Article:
To put it bluntly, there isn’t one economic theory that can single-handedly explain Singapore’s success; its economy combines extreme features of capitalism and socialism. All theories are partial; reality is complex
Prof. Ha-Joon Chang
- Former Consultant – (UNCTAD, WIDER, UNDP, UNIDO, UNRISD, INTECH, FAO, and ILO),
- Former Consultant – The World Bank, the European Investment Bank, the Asian Development Bank.
- Former Consultant for the Governments of Argentina, Brazil, Canada, Ecuador, Indonesia, Japan, Malaysia, Mexico, Namibia, Saudi Arabia, Singapore, South Africa, UK, Uruguay, Venezuela, and Vietnam.
- Winner of the 2003 Myrdal Prize.
- Winner (jointly with Richard Nelson of ColumbiaUniversity) of the 2005 Leontief Prize for Advancing theFrontiers of EconomicThought awarded by Tufts University.
- Winners of the Prize include the Nobel Laureates Amartya Sen and Daniel Kahnemann as well as John Kenneth Galbraith and Albert Hirschman.
- He was ranked no. 9 in the Prospect magazine’s World Thinkers 2014 poll.
The ‘classic’ developmental state is an ideal type derived from the East Asian – more specifically Japanese – experience between the 1950s and the 1980s.
There were of course variations even within East Asia. Korea actually went further down the road than Japan did, although now it has moved to the opposite extreme, embracing neo-liberalism as if there is no tomorrow. Between the 1960s and the 1980s, the Korean state pursued some of the most market-defying selective industrial policies, using an extremely powerful pilot agency (the Economic Planning Board, or the EPB) and total state ownership of the banking sector, both of which were missing in Japan. The Taiwanese state may have intervened in the affairs of the private sector less forcefully and dramatically than Japan or Korea did, but that was in part because there were few no large private sector firms in whose affairs the state felt the need to intervene. The other side of the coin of the weakness of the private sector in Taiwan was that SOEs (especially in upstream intermediate inputs industries, where scale economy is crucial) and state-financed R&D played a more important role in Taiwan than in Korea or Japan. Singapore used yet another model, combining free trade, a welcoming (albeit carefully targeted) approach to foreign direct investment, and a massive SOE sector (one of the biggest in the non-oil-producing world, producing 22% of GDP, when the world average is 9-10%).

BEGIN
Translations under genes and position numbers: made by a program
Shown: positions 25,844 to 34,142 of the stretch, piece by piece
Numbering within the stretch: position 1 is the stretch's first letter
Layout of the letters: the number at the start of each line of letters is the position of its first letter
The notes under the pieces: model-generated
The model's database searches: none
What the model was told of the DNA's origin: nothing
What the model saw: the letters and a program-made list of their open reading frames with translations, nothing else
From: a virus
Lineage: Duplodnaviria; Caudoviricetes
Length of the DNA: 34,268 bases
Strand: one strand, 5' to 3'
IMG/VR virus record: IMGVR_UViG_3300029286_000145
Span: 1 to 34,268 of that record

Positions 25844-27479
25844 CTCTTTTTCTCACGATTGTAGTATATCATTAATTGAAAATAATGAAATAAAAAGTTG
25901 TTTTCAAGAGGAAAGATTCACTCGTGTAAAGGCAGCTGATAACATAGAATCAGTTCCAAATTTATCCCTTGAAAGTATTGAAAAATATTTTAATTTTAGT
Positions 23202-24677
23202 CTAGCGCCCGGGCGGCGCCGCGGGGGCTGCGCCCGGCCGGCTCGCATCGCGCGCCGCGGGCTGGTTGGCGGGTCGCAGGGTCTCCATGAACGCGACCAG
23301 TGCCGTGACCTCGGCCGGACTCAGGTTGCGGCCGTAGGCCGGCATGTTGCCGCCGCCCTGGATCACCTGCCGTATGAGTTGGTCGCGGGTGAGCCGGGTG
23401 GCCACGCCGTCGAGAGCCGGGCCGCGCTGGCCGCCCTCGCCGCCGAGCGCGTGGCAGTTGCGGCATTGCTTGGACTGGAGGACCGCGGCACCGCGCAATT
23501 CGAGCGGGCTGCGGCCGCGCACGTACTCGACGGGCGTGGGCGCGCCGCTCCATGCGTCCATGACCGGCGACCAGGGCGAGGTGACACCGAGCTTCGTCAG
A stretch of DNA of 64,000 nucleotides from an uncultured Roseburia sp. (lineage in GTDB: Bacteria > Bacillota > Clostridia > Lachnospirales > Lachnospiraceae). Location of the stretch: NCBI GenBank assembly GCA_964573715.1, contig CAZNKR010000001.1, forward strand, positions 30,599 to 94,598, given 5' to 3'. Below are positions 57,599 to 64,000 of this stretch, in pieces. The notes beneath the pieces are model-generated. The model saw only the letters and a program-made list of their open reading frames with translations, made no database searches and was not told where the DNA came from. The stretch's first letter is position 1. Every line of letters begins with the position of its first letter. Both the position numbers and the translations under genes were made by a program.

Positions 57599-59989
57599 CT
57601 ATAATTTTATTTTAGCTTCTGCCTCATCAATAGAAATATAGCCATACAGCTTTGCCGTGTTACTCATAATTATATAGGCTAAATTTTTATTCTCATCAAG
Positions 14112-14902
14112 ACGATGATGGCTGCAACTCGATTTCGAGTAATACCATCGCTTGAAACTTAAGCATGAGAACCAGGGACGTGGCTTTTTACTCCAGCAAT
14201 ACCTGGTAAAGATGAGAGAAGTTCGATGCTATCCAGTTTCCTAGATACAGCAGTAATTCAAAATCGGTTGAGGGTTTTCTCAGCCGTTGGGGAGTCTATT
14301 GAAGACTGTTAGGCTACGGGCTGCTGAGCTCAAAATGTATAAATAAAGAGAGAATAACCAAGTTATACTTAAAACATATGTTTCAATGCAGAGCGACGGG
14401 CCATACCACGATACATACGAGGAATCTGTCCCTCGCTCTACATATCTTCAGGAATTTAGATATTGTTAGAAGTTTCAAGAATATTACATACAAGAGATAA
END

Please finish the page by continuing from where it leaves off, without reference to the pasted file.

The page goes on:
Even the ‘classic’ developmental state was, however, not confined to East Asia. During the same period, under a similar political condition of nationalistic, interventionist rightwing hegemony, France used a very similar strategy of economic development, involving (indicative) planning by Commissariat Général du Plan (the planning commission), sectoral industrial policy (of course, somewhat constrained by the imperatives of European integration) led by elite bureaucrats, and aggressive use of SOEs (Cohen, 1977, Hall, 1986, Hayward, 1986, and Chang, 1994). There is even anecdotal evidence that Japanese bureaucrats stationed in France were reporting on French policy practice.
If we broaden our definition of the developmental state to include any state that deliberately intervenes to promote development, we could argue that the Scandinavian countries also practiced a variety of developmentalism, especially since the 1950s.